Kokoro Connect: What Would You Tell Your 6/11/14-Year Old Self?

Kokoro Connect continues to amaze me.

Episode 11 marked the beginning of the third arc.  After the painful, but deep “unleashed desires” arc, I was surprised at how much this episode engaged me.  I expected a denouement, perhaps, but instead saw the start of an arc that appears to be a little less painful, a little funnier, and little more Aoki and Kiriyama packed, and equally interesting.

As the members of the Cultural Research Club regress into miniature, younger versions of themselves and then return to their normal age, they are bringing with them the pains of their past.  And along with those pains, perhaps they’re bringing regrets as well.

Kokoro Connect

Do you have any regrets? (Art by いな)

So I’ll ask you all – what would you tell your younger self if you had the chance?  Is is something about being fearful, as with Inaba?  Does it have to do with a relationship, as with Aoba?  Or is it about finding yourself, like with Nagase?  Or might it have to do with an activity you used to participate in or a promise you made, as with Kiriyama?  Or would it be something else entirely?

If you could give a piece of advice to your six-year-old self,  your-eleven-year old self, or your fourteen-year-old self, what would you say?

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About TWWK

TWWK, known to outlaws and lawmen alike as Charles, lives deep in the heart of Texas, where he drives cattle and boot scoots (not really - though he does sport a pair of rattlesnake boots). Somehow in this frontier, he also finds time for his wife, children, and church. Oh, and anime, too.

Posted on 09.17.2012, in Anime and tagged , , . Bookmark the permalink. 7 Comments.

  1. I’ll get this started.

    I would speak to my 11-year-old self and I would tell him this: “Don’t be so scared.”

    I wasn’t scared as in frightened and hiding from my shadow – but I always feared the spotlight and being embarrassed. I would do anything possible to avoid it. And because of that, I missed out on a lot of experiences and friendships.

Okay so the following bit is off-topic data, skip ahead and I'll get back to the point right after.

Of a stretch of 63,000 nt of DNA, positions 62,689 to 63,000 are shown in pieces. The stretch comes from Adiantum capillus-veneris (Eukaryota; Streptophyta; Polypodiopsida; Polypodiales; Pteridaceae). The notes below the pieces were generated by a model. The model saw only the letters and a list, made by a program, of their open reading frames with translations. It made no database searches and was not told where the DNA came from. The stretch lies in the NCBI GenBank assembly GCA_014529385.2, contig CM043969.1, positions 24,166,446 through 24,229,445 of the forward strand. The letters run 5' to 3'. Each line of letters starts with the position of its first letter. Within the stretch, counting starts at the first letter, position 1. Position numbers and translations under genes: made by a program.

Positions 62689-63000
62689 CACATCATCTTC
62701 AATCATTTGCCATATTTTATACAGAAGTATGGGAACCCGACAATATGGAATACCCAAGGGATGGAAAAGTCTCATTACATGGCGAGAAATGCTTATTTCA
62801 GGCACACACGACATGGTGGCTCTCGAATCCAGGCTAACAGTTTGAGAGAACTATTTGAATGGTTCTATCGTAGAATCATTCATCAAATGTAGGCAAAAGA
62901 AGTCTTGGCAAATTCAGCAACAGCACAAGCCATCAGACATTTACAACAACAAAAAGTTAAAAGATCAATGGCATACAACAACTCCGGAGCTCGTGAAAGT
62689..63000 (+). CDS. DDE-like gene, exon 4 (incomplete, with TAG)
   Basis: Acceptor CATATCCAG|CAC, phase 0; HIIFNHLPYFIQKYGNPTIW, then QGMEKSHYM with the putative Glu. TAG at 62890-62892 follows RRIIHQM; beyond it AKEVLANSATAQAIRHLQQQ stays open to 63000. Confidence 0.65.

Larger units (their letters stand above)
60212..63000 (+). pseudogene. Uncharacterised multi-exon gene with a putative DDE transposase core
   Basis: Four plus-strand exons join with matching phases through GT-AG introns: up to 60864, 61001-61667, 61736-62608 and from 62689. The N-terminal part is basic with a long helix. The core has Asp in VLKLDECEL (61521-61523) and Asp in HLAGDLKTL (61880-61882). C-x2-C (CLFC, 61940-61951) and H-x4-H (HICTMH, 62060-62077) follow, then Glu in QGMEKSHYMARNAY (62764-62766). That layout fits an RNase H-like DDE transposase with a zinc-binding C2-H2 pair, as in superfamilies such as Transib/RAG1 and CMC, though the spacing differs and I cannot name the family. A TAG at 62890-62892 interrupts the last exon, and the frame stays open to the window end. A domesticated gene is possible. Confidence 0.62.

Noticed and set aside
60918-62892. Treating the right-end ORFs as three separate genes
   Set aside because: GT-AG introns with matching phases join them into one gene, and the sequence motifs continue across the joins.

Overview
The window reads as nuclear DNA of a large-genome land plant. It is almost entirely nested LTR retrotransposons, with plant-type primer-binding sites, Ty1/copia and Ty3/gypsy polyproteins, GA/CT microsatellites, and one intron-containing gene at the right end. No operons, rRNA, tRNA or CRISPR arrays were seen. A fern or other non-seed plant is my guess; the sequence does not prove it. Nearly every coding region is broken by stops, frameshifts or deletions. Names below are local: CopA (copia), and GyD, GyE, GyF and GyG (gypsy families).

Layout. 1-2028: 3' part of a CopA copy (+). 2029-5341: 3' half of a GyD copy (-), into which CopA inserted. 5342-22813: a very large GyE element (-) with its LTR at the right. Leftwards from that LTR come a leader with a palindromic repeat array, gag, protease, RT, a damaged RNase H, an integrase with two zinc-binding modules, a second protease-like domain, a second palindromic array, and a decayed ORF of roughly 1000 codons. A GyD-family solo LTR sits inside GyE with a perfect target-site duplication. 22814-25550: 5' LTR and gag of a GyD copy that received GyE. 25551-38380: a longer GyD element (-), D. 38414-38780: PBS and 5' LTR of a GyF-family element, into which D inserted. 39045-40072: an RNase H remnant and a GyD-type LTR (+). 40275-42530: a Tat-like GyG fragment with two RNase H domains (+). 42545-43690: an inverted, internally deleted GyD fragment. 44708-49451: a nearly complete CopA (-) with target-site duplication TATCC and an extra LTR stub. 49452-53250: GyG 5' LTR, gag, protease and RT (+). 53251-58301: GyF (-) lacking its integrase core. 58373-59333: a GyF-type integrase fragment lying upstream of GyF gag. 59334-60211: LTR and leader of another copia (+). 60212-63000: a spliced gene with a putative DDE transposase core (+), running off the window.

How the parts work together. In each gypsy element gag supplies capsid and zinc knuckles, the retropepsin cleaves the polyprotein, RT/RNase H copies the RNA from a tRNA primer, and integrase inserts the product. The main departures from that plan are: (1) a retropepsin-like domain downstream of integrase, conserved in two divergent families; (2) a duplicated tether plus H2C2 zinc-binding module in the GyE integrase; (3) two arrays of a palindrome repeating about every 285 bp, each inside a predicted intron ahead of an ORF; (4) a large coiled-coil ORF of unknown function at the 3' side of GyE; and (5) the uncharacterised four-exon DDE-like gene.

Nowadays, I pretty much just have it, despite my trepidation. If I had done the same throughout adolescence and into my college years, I’d have had richer times and deeper experiences.

  2. Be weird.

    When I was younger, I was quiet and unassuming. I generally just went about and did my business. I think this is a lesson I’ve learned from anime. School is really the only time you can try stuff out and be silly in general. As responsibilities pile up towards adulthood, I’m sure things will get a lot more restrictive. In the same vein as Suzumiya Haruhi and Hiruma Youichi, I want to do things that are fun regardless of how comfortable I am doing so.

    I still think I could work on this a bit but I think my earlier school life could have been so much more interesting with a lot more friends if I had taken myself out of my comfort zone and trying to discover new things in life.

    • That’s a good one. It’s true that as we get older, we become more restricted. We can certainly be “weird,” but because such a huge chunk of our time is spent in a professional setting, we just have fewer and fewer opportunities to do so.

  3. My 6 year odl self would hear “It’s okay to stand up for yourself”. I didn’t when I was a kid. When I was six, I was hearing how I was fat and stupid from my dad (and what kid feels okay speaking up to a parent at that age?), and I was so intimidated by being bullied by everyone in elementary school that I just…. let things happen to me. I let my feelings be broken time after time. Now I’m better about it, but I still have issues with timing and who I speak up against. Things like that really do take practice.

    • :(

      That’s tough to hear. I don’t say such things to my children, but I still feel awful after I snap at them. Adults sometimes are too forgetful or just too mean to consider what impact words have on a young child.

      • I think at a certain age, kids know that they lose their temper and that others around them do as well. It’s when mean things are said purposely that there’s a problem. My dad had a stroke before I was born, so a good section of his brain that regulated what was okay to say to whom disappeared. He can learn – slightly and with great difficulty – but I didn’t have the nerve to tell him to stuff it until I was 16, and I’m still dealing with how he purposely said those things to me. My mom occasionally snapped, but I barely remember any of those incidents and most of them were my fault to begin with :P

        I think it’s easier to deal with that sort of thing when you can write it off as how they are, and just cut them loose. Not so much when part of it really isn’t under their control. That makes it a lot harder to come to terms with. I’m still trying to figure it all out.

        • Wow, thanks for sharing. That sounds like a very difficult dilemma, but it’s encouraging to see you actively trying to work on that relationship. I admire that.

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